February 10, 2016 12:13 PM
The Supreme Court has ruled the Obama Administration overstepped its authority with new EPA regulations that would affect the coal fueled power plants. This has direct implications for Georgia, and looks to be setting up a possible trend where the Supreme Court begins to assert its own power in an attempt to contain the powers of the Executive branch. First with Georgia:
The move by the court’s five conservative members was a shock to environmentalists, who had hoped the justices would deny — as a federal appeals court did last month — a petition filed by 29 mostly Republican-led states and industry leaders.
Now the Environmental Protection Agency must halt enforcement of the so-called “Clean Power Plan” until the U.S. Court of Appeals for the D.C. Circuit decides on the merits of the GOP-industry lawsuit against it. Oral arguments are set for early June.
Even if the plan is upheld at the lower court, it could not be implemented until the Supreme Court has had the final word. That likely would push the battle into 2017 or beyond.
One of the states backing the lawsuit is Georgia, with Attorney General Sam Olens sending this reaction over:
“This is a victory against an out of control Environmental Protection Agency. We will continue to fight this executive overreach which will put Americans out of work and drive up the cost of electricity for consumers.”
25 States challenged the EPA’s power plan on Oct. 23, 2015, the day it was published. The states argue the EPA exceeded its authority by double regulating coal-fired power plants and forcing states to fundamentally shift their energy portfolios away from coal-fired generation among other reasons.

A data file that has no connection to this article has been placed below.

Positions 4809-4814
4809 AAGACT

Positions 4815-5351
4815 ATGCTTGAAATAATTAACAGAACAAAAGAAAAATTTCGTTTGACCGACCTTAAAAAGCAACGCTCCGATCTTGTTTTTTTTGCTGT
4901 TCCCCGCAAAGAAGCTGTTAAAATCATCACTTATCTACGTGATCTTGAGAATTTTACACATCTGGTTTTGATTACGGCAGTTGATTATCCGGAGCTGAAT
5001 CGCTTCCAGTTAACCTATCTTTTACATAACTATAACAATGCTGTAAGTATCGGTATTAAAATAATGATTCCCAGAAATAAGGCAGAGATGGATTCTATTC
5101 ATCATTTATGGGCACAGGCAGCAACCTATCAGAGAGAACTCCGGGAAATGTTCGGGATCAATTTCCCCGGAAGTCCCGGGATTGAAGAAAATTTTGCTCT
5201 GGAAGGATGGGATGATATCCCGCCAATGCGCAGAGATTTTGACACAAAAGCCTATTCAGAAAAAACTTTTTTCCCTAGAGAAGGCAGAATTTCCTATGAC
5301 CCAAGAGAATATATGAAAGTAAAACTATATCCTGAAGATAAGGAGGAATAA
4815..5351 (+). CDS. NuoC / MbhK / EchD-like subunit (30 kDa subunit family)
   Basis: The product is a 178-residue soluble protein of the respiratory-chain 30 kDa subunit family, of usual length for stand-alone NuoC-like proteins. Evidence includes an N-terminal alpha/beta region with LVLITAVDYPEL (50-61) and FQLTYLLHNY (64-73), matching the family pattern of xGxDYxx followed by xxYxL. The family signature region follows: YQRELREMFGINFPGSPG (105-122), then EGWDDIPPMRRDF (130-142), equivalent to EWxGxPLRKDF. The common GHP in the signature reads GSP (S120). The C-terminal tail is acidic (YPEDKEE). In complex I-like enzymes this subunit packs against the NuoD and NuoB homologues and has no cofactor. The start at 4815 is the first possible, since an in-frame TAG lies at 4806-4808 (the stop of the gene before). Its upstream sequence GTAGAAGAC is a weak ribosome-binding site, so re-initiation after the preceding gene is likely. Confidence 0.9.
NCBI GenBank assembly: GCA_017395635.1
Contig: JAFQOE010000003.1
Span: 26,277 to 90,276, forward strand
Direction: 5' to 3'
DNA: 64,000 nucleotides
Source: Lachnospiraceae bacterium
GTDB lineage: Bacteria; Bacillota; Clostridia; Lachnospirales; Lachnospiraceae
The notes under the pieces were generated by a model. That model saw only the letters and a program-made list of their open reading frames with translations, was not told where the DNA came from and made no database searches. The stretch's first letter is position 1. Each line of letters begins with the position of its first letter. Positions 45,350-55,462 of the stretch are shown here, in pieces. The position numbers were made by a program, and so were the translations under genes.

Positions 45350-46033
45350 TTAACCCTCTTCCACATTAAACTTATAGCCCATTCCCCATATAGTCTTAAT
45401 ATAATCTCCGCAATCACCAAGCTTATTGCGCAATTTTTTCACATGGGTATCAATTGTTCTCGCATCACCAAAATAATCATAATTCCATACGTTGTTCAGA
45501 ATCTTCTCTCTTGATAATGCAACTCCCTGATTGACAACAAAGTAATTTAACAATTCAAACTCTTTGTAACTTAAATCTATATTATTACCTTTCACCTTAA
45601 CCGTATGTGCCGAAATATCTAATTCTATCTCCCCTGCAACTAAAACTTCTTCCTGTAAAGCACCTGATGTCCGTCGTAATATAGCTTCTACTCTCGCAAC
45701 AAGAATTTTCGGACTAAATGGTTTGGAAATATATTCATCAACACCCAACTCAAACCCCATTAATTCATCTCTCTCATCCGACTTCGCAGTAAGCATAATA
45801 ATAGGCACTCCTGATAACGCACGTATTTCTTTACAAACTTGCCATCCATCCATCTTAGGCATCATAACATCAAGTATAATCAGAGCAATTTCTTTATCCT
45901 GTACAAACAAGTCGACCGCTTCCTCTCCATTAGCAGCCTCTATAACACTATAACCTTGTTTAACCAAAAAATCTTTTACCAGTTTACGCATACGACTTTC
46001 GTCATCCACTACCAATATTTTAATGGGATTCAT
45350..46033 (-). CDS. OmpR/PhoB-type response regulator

The West Virginia Attorney General Patrick Morrisey was also instrumental in the fight as his state is in the heart of coal country, noting “Unfortunately, the impact of the regulation has already been felt in the Mountain State.”
Georgia’s PSC members that regulate new plant construction have long favored a diversified basket of sources to produce power, but have lamented the increasing coal regulations with at least one PSC member privately citing the regs as reason he would never vote to approve construction of another coal powered plant.
There’s a bigger issue here that is less Georgia specific and much more related to our ongoing Presidential election. Those looking at this as a “loss” for the Obama administration are missing the point. The President will not be in office one year from now. It could very easily be a President from a different party. There’s still a chance it could be the authoritarian Donald Trump. Does that interest you in limits on executive power? Good, let’s continue.
The Supreme Court is also set to review the President’s decision to not enforce certain immigration laws. Another proposed rule from the Army Corps of Engineers and the EPA regarding the Waters of the United States has been given an indefinite stay from implementation from a federal judge and may be headed toward SCOTUS for a ruling as well.
The overall point in the above pattern is this: There are many who believe it is Congress that is supposed to be overruling the President and keeping his powers in check. While they do have some tools at their disposal, the courts are a separate but equal branch of the federal government. And it looks like they’re willing to exert some authority over the Presidency to keep the powers within their constitutional guidelines. This is a route that needs to be traveled more often, rather than continuous speeches from the legislative branch by those who have neither the power nor the strategy to stop many of the abuses.